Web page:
In Germany, around 29 percent of final energy is used for heating, hot water and cooling in buildings. An upturn in refurbishments would significantly reduce energy consumption. After all, state-of-the-art technology is not installed in two thirds of the buildings constructed before the first Ordinance on Thermal Insulation (WSchV) in 1977. Moreover, private households expend 70 percent of their energy requirements on heating. This shows: there is significant potential for energy-saving refurbishment, but it is not being exploited consistently.
in order to demonstrate what can be achieved with cutting-edge energy-saving refurbishment based on actual examples, dena launched the Efficient Houses Pilot Project in 2003. The highly-efficient refurbishment of over 400 buildings was initiated across several phases in close cooperation with a network of regional energy agencies, excellence centres and experts, leading to energy savings of up to 80 percent. dena defined the framework conditions, which were stricter than the statutory requirements, and conducted quality assurance. The experience acquired from the building projects was passed on to planners and consultants. The projects serve as outstanding examples for public relations, and were scientifically evaluated.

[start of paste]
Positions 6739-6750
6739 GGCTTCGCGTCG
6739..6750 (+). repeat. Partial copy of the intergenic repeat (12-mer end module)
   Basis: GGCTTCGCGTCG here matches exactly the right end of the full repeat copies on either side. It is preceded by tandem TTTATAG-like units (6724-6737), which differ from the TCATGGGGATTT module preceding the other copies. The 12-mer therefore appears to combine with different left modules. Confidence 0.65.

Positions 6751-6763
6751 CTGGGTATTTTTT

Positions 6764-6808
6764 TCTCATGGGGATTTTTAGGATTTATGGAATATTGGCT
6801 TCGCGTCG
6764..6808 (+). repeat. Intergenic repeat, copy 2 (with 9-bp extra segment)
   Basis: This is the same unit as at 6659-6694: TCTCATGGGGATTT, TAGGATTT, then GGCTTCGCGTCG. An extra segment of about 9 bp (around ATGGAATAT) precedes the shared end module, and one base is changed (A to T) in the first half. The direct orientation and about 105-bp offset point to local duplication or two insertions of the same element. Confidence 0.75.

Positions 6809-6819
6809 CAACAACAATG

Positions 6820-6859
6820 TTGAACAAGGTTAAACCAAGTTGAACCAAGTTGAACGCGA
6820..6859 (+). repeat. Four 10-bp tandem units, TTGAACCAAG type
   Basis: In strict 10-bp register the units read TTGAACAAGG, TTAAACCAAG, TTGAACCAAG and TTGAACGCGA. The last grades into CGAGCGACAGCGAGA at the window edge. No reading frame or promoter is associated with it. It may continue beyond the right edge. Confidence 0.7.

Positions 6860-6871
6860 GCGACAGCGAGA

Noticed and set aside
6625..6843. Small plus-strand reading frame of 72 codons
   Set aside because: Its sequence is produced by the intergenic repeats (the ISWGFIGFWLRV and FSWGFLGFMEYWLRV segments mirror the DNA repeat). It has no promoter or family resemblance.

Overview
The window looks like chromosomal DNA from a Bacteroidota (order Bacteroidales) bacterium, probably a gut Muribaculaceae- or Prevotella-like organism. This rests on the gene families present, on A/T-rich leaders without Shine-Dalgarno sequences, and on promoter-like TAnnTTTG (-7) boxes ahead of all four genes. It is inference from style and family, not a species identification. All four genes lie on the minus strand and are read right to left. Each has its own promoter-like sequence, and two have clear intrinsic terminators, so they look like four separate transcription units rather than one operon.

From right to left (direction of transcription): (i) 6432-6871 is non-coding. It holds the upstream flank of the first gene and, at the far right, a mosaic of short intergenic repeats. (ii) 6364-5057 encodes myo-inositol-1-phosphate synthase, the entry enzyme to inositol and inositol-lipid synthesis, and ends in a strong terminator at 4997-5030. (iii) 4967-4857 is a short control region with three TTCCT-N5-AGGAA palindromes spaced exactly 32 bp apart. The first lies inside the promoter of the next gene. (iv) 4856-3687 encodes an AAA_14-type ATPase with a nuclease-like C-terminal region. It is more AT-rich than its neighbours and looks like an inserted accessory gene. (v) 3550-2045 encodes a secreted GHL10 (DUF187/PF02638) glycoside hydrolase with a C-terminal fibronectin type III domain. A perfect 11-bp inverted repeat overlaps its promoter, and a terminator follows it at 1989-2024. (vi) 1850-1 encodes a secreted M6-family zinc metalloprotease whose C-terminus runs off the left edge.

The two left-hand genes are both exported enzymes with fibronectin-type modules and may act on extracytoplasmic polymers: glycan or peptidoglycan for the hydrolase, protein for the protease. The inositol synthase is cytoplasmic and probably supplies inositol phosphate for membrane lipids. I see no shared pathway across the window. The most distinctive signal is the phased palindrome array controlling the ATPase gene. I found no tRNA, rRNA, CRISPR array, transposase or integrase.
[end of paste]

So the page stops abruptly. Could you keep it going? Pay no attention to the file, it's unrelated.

The pilot project is already a success, as it has led to the introduction of roughly 400 best-practice examples. They can be used to define ambitious energy standards for new buildings and refurbishment. For instance, the Efficient House standards tested in the pilot project were fully integrated in KfW Bank’s funding programme “Energy-efficient refurbishment”. Households are required to satisfy certain energy efficiency standards in order to receive funds from this programme. The convincing examples and financial incentives are therefore helping to invigorate the refurbishments market – both in quantity and in quality. Anyone keen to see for themselves what the houses look like will find over 1,000 energy-efficient examples in the dena building Examples.